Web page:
Arkham Knight PS4, XB1

Arkham Knight PS4, XB1
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Arkham Knight is basically the Days of Future Past of this beloved Batman videogame franchise, a critically acclaimed return to form thanks to the return of the original creator. In this case, it's British studio Rocksteady, and though the previous game Arkham Origins wasn't nearly as bad as X-Men: The Last Stand, it wasn't a particularly well-received prequel, while Knight is considered the true third and final entry. It's a spectacular conclusion to the Arkham arc, a series that singlehandedly rescued the reputation of not only superhero games but all licensed games.
 
Once upon a time, licensed games were the worst, because lazy studios were content to let name recognition sell the games. There were a few exceptions, but basically the rule of awful established by Atari's infamous E.T. debacle (a game so bad unsold copies were literally buried in the desert) remained intact until Arkham Asylum came out in 2009.
 
Then came Arkham City four years ago, and it was even better. Knight doesn't quite continue that upward trajectory, but it is still an impressive accomplishment. Even though writer Paul Dini, a cult fave for his work on Batman: The Animated Series in the '90s, is no longer scripting the story, the narrative continues to have an import missing from too many other games.
 
Rather than just throwing a rogues' gallery of supervillains at the screen, there's an actual arc here, complete with plot twists that make sense (if perhaps too obviously for all-knowing fanboys and fangirls). Then there's the film-grade art direction, cut-scenes and voice actors, including Fringe's John Noble and Breaking Bad's Jonathan Banks.
 
That said, Rocksteady really need to work on their female characters; the main storyline resorts to a damsel-in-distress twist that's beyond played out in this day and age. Meanwhile, both female-focused prequel DLCs — the free Harley Quinn add-on and the post-launch "Batgirl: A Matter of Family" — are short and dull, lacking the attention and care that the main game received.
 
Set a year after Joker's death at the end of Arkham City, the game begins with a Halloween scheme by Scarecrow to douse Gotham in fear toxin. He's teamed up with the titular Arkham Knight, a militarized mercenary Batman-type who knows a suspicious amount about our brooding hero. The city is largely evacuated in light of the threat, while the villains face off against Commissioner Gordon's GCPD and the Bat Family, including Barbra "Oracle" Gordon, Robin, Nightwing and Catwoman.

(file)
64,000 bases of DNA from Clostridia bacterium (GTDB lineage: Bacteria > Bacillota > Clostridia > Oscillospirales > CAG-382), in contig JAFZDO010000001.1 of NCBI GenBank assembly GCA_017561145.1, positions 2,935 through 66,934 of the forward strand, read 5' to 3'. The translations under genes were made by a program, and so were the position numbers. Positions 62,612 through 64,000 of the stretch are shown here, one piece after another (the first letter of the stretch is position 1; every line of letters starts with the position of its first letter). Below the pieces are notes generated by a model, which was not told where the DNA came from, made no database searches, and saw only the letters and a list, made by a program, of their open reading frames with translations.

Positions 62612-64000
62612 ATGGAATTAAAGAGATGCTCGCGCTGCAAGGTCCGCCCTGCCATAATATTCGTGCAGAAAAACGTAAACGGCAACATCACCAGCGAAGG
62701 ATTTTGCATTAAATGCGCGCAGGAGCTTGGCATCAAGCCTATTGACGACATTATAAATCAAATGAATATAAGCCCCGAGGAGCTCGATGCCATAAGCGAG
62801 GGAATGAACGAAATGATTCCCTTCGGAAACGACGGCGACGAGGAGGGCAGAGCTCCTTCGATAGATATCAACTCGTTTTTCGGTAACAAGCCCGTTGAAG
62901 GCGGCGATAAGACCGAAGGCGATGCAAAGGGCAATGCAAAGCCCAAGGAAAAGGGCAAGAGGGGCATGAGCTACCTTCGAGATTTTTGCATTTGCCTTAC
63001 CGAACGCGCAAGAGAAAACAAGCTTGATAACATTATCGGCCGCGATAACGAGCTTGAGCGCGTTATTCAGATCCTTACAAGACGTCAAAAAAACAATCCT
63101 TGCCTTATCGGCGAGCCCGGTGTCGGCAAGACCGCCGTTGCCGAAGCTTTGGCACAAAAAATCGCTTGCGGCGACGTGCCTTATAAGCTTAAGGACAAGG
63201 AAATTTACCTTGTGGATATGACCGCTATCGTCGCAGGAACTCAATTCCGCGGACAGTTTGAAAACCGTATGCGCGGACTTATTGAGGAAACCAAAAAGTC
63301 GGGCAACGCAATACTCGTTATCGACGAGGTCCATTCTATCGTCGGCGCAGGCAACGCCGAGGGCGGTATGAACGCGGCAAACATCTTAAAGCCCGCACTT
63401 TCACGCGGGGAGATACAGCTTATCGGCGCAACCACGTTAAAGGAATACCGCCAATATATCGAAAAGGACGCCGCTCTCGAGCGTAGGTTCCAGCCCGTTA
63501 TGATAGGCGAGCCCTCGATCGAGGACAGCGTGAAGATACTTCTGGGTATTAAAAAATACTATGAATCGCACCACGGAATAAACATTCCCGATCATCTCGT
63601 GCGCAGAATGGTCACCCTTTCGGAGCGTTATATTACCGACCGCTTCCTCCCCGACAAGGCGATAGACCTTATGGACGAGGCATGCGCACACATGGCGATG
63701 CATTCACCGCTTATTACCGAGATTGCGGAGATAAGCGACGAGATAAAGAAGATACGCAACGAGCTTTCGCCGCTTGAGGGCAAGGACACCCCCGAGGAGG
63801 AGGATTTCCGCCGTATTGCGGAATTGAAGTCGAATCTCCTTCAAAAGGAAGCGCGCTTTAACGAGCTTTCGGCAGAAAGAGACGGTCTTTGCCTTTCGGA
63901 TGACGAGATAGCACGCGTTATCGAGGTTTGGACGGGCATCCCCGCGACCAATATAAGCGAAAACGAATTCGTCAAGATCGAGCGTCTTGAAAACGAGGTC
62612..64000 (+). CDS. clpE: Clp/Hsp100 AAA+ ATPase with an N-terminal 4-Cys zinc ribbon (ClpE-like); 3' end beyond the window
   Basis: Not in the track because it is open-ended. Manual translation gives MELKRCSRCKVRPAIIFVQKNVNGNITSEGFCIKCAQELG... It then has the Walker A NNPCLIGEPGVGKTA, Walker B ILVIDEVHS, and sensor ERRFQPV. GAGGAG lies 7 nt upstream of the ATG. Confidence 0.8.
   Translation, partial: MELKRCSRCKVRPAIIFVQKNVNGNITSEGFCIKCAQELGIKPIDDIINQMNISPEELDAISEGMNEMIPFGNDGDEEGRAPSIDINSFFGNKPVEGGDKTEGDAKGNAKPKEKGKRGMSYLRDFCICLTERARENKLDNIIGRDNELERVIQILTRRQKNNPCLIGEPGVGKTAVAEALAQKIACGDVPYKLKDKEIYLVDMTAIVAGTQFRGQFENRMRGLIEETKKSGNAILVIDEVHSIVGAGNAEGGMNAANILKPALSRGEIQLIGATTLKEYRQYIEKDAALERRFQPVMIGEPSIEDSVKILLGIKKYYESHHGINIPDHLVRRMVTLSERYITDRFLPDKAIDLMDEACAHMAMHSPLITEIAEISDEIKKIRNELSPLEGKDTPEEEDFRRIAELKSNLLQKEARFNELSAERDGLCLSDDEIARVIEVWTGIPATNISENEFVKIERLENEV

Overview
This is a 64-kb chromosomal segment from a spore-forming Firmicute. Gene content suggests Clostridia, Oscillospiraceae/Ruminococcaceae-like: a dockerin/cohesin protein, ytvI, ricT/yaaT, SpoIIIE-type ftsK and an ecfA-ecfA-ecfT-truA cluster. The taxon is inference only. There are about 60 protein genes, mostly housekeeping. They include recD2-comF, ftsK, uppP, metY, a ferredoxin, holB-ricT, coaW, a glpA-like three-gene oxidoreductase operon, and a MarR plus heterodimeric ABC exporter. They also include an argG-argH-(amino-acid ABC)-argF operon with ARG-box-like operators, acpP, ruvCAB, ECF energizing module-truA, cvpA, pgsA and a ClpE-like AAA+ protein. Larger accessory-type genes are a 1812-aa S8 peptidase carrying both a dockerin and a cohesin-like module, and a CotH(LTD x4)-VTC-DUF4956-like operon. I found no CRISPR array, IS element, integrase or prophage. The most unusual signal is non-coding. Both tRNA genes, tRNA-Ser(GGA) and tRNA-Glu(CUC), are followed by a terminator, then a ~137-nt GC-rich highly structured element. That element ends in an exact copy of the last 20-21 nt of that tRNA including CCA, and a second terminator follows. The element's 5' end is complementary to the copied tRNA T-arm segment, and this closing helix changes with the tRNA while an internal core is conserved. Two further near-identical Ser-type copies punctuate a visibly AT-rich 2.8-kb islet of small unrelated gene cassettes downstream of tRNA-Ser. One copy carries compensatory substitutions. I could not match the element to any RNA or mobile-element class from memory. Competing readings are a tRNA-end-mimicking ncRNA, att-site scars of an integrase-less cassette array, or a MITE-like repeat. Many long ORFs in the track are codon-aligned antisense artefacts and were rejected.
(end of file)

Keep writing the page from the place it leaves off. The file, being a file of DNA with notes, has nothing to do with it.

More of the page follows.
The open world of Gotham itself is about five times larger than the open-air prison section we knew as Arkham City, though the enhanced grappling and new gliding mechanic makes it feel like you're practically flying as you cross the skyscraper-riddled gothic cityscape.
 
Unfortunately, too often you get locked into your Batmobile. That's the biggest new franchise feature, and it can be insanely frustrating, especially if you're not into driving games. It's fine enough when driving from point A to point B, as they've disabled crashes so as to not overly slow you down. But when stuck in the Batmobile during boss battle combat, it can get tedious, especially if you saved your upgrades for yourself.
 
The counter-based combat has a few new touches — like the fear takedown, which allows you to slow time to knock out multiple minions, and dual play, which lets you jump between characters like a Lego game — but the game mostly follows the "If it ain't broke" philosophy. That leaves it feeling a bit formulaic, if only because it's been copied by so may other games in recent years.
 
What really sets the game apart from its predecessors is scale. The now-gen juice has allowed Rocksteady to design a sprawling metropolis that feels as real as comic fans have always imagined. The well-plotted storytelling pulls you in, yes, but often it's even better to just free-roam the neon-soaked, rain-spattered and side mission-filled city, stopping street crime, beating up B-grade bad guys, playing detective and solving (too many of) the Riddler's riddles.
 
Having been raised on jet-black Bat books like Dark Knight Returns, The Killing Joke and Arkham Asylum: A Serious House On Serious Earth, Rocksteady's work realizing that dark, twisted vision is one I admire.
 
Still, I'm glad they're moving on.
 
In the wake of Christopher Nolan's humourlessness infecting the entire DC Cinematic Universe, it would be nice to see the next Batman game ditch the grotesque grim-dark shtick — Knight opens with us pressing cremate and watching the Joker's body burn — and go for a more stylized film noir.
 
Or maybe just reboot the original art deco animated series as a game — hand the creative reigns to Dini and his old boss Bruce Timm. The cartoon's voice actors Kevin Conroy and Mark Hamill have been voicing Arkham's dark knight and clown prince of crime all along, so there's even connective tissue between the adaptations.
 
But in the meantime, we can take pleasure in Rocksteady sticking their landing and hope that their triumphant trilogy will force their competitors to also up their game.
 
Note: There is also a PC version but it was so buggy the game was pulled from stores. (Rocksteady Studios/Warner Bros. Interactive)